G Lorimer Moseley, Daniel Harvie, and their colleagues from the University of South Australia trialled the headset with 24 physiotherapy patients. All of them had chronic neck pain, but for different reasons, from traumatic injury to strain to scoliosis. They’d had the problem for an average of eleven years.
The researchers asked them to sit in a chair while wearing the headset. They had a seatbelt to make sure their chest didn’t move, and headphones to block out atmospheric noise. They were also fitted with gyroscopes to keep track of their head movements.
The participants were then shown different virtual indoor and outdoor scenes and each time asked to turn their head until they felt pain. But the researchers weren’t just recording the results. For some scenes they were manipulating the virtual scenes so it looked like the participants were turning their head less or more than it appeared.
What they discovered was that the pain we experience can change depending on the visual feedback we’re getting. When the display understated the amount the head was being turned, participants could move their head 6% further without pain. However, when it was overstated, the range of pain was reduced by an average of 7%.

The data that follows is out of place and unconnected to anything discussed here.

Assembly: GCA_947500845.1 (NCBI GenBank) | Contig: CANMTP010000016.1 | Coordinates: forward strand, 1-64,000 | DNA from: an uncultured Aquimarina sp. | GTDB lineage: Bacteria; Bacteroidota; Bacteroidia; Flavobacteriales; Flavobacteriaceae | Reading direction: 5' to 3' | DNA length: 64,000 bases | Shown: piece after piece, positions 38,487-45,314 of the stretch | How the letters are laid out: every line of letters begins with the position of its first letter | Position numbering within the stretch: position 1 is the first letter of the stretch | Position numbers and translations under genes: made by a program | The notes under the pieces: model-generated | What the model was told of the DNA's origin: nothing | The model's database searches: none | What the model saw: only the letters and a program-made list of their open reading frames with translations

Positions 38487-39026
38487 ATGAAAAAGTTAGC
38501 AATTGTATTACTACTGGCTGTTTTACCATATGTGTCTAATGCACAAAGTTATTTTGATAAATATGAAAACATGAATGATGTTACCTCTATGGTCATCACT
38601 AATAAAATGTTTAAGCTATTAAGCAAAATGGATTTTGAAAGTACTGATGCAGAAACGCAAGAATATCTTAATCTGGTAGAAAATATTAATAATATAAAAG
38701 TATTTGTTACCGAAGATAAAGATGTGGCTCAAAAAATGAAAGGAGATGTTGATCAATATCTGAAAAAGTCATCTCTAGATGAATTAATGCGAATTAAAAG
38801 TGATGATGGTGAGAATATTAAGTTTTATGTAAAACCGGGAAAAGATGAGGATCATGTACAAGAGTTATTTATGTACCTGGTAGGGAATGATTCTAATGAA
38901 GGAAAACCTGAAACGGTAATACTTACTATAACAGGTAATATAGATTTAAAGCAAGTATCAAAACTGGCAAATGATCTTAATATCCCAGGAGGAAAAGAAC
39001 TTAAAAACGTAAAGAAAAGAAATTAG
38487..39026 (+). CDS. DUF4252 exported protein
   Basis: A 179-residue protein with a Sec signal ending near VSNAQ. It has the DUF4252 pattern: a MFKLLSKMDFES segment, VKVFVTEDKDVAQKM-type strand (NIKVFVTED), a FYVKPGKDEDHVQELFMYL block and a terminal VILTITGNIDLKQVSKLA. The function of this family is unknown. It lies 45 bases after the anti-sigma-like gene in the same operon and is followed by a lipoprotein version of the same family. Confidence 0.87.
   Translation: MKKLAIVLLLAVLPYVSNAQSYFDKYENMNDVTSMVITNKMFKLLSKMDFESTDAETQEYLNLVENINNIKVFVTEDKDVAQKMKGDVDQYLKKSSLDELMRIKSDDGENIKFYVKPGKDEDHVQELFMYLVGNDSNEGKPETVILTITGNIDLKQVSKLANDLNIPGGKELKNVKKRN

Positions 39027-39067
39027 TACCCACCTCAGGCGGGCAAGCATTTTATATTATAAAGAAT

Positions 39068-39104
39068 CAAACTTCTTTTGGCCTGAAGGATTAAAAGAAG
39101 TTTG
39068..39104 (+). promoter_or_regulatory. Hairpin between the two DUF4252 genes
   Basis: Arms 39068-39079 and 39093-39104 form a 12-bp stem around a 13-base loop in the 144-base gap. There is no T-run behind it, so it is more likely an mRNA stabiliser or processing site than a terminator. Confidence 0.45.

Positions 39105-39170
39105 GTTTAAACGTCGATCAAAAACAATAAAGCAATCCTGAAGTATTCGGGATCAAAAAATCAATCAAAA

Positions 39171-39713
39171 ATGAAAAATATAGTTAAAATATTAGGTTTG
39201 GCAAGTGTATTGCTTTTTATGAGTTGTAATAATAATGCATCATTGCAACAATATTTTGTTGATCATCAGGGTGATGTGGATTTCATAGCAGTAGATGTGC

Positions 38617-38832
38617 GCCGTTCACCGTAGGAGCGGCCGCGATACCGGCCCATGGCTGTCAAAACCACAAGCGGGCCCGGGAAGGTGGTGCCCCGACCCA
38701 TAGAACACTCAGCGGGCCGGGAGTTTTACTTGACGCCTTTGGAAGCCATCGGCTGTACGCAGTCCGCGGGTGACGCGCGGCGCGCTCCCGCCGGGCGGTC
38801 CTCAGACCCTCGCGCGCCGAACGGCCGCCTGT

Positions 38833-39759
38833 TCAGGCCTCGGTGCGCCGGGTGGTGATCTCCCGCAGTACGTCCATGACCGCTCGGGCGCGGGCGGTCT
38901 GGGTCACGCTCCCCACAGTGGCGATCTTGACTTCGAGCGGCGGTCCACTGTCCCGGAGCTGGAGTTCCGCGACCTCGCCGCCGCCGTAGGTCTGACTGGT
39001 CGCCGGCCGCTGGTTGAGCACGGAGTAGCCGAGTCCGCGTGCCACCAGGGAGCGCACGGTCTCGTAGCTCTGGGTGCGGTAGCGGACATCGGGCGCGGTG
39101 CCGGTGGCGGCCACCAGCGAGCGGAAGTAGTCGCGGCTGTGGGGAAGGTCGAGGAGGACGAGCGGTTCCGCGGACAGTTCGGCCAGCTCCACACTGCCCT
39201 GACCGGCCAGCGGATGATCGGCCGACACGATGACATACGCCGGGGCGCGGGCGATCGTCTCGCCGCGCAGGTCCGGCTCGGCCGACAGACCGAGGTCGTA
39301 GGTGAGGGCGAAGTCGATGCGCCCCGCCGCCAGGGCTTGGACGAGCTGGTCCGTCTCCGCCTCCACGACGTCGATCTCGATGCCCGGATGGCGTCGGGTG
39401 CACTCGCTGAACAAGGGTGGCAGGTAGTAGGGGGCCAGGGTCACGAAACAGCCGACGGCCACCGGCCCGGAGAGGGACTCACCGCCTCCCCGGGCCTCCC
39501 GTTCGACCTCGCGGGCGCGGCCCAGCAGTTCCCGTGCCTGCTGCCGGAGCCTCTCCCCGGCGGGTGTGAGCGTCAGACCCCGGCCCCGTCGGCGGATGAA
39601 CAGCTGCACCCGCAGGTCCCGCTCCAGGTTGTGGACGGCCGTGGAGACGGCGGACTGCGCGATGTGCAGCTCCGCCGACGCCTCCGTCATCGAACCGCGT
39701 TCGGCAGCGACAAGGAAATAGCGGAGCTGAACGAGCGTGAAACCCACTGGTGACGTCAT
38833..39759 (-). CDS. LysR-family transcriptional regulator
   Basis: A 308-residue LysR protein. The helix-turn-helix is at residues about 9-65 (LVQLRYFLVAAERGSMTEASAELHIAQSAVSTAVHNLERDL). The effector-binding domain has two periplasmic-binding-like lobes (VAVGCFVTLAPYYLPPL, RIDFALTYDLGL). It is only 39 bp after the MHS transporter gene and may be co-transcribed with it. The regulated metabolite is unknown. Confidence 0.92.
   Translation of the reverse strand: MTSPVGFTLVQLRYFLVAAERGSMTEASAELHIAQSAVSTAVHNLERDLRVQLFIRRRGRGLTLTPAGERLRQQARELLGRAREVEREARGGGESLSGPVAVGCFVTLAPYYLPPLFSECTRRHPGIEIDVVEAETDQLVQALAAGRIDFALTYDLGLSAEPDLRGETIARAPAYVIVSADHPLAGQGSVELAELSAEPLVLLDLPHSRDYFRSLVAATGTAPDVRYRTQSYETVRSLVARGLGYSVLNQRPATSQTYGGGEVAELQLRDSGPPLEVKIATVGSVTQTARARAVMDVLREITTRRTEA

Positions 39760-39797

Previous experiments have shown that external factors can affect our perception of pain, but this is the first time that researchers have been able to change the point at which people experience pain. (And as much as Oculus might like to think otherwise, the result could probably be replicated with other VR headsets.)
Either way, it makes an exciting basis for research into more effective (and non-invasive) treatments for not only neck pain, but all kinds of chronic disorders.